11 situations where you need an Identity and Access Management Roadmap


Miska Laakkonen

Head of Business, IGA and PAM

October 7, 2019 at 14:49

Digitalization changes industries and businesses around the world. People are starting to realize the growing issues related to personal data management. Consultants are offering IAM roadmaps to a broad scope of companies and the public sector. What are IAM roadmaps really about and why do business owners turn to them?

What are IAM roadmaps?

IAM roadmap is your company’s plan on how to take control of some or all identity and access management processes and activities. The roadmap expresses your desired state of the IAM and the concrete steps you need to take to get there. It also serves as a communication tool for you inside the company.       

The roadmap is a final report of a consultancy project related to identity and access management. The project consist of different phases that include IAM current state analysis, setting targets and building the roadmap.


The scope of the roadmaps can be, for instance, company employees’ digital identities or customer identities. The focus area can be limited to a specific online service and its identities, b2b customers, or a particular customer category, to name a few examples.

In which situations do organizations need an IAM roadmap?

There are different situations, but these are the eleven turning points where organizations usually contact us:

  1. A new online service needs an IAM solution. A company might plan to launch a new online service, and in it, they need some identity and access management system.
  2. Customer or employee data is siloed. Customer data is stored in several separate online services, or information of employees’ access rights are stored in dozens of separate systems and there is no centralized view on all the data. IAM solution is needed to solve the problem.
  3. Employee onboarding process is slow and manual. An organization might have no tool whatsoever to manage their users and access rights to different systems. They might manage identities in a separate excel that is filled in when a new employee enrolls or someone’s job title changes. Or, they might have a printed form that the new employee fills. These forms are filed manually. This process could be automated, and employees could apply for more access rights by themselves within an IAM tool.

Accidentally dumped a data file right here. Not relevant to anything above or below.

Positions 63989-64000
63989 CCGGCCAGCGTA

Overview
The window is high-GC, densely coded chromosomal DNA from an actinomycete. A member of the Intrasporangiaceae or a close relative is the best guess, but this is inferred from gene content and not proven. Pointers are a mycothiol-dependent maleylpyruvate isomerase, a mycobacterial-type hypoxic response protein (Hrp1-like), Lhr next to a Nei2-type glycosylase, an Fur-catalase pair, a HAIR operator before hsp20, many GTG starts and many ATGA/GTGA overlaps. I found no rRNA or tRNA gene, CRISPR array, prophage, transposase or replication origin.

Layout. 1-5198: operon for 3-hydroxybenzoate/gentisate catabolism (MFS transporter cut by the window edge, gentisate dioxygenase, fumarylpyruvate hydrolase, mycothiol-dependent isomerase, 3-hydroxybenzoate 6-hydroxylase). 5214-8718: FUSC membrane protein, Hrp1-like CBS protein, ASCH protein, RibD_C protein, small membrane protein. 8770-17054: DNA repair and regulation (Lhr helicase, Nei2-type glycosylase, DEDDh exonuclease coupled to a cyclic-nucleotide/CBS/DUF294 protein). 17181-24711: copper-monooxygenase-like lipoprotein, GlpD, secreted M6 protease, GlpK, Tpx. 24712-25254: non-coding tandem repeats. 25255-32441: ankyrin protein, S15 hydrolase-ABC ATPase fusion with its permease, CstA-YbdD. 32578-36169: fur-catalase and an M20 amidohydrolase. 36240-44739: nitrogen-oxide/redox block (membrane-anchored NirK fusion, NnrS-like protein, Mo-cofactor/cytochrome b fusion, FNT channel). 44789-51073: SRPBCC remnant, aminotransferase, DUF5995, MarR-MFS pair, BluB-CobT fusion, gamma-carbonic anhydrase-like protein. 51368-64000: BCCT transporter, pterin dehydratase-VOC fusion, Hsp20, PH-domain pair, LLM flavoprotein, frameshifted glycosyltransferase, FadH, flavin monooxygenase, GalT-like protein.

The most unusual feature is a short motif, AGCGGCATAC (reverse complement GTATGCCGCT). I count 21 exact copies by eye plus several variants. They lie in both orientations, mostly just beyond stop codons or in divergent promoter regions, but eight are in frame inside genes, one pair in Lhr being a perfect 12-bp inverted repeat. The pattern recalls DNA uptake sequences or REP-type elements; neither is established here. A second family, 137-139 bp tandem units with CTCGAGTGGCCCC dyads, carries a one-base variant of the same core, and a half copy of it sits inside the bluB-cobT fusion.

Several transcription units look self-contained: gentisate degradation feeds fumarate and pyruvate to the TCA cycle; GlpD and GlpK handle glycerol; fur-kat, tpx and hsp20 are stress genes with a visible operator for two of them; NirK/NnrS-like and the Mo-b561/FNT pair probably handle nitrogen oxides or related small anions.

4. The user experience is clumsy. When registration, login, and personal account management is difficult, people won’t return to the digital service.
  5. The current IAM tool is outdated. IAM tools might be decades-old systems that don’t serve the organization anymore. The product vendor might even have stopped supporting the system. At this point, an organization needs a throughout current state analysis to be able to acquire a new system that meet their requirements.
  6. The company has grown, and manual IAM is no longer an option. When an organization starts to handle about 500 data records or more, the need for an automated IAM system is evident.
  7. Two companies merge. When two procedures and IAM solutions should be tied up, there’s usually a need for clearing out which solution should they continue with.
  8. The every-day task of several logins burdens the users. Nowadays, there are dozens of IT systems a knowledge worker needs during their day. The sign-on to these systems can be inconvenient and cause interruptions to the workflow. Modern-day single sign-on solutions may smoothen the working experience because it removes the need for remembering several passwords.
  9. The organization is tied to regulations. There are many different level regulations considering identity and access management that the private and public sector need to follow; otherwise there are sanctions. For instance: GDPR in the EU, ISO27001 globally, and national regulations such as KATAKRI in Finland. If the company doesn’t know how to set the requirements or how they impact their business, they need an IAM roadmap.
  10. There’s a risk of a data breach. Infosecurity is threatened if IAM is mishandled. If data is leaked to un-authorized users, it can cause legal actions, reputation losses and create possibilities for hackers and other scammers.
  11. The organization wants to embrace digitalization and utilize AI safely. There’s much talk about digitalization and artificial intelligence, but on a practical level, inadequate IAM procedures prevent making digital tools a real business enabler.

What’s the benefit of an IAM roadmap?

From the roadmap, the organization sees concrete suggestions to improve its IAM. In practice, this can mean:

  • Defining organization’s principles and policies for identity and access management
  • Recommendations for instance on how to ensure the data quality or how to conduct a data cleanup
  • Other action points required before reclaiming a product-based solution
  • A product and/or technology shortlist that gathers together the IT products that would solve their IAM problems
  • Requests for Information (RFIs) sent to potential product vendors based on the current state analysis and vendor criteria that are defined in advance

Based on the IAM roadmap, the organization can move on to competitive bidding for the execution.


Want to find out your organization’s IAM maturity level? Take our test: nixu.com/DI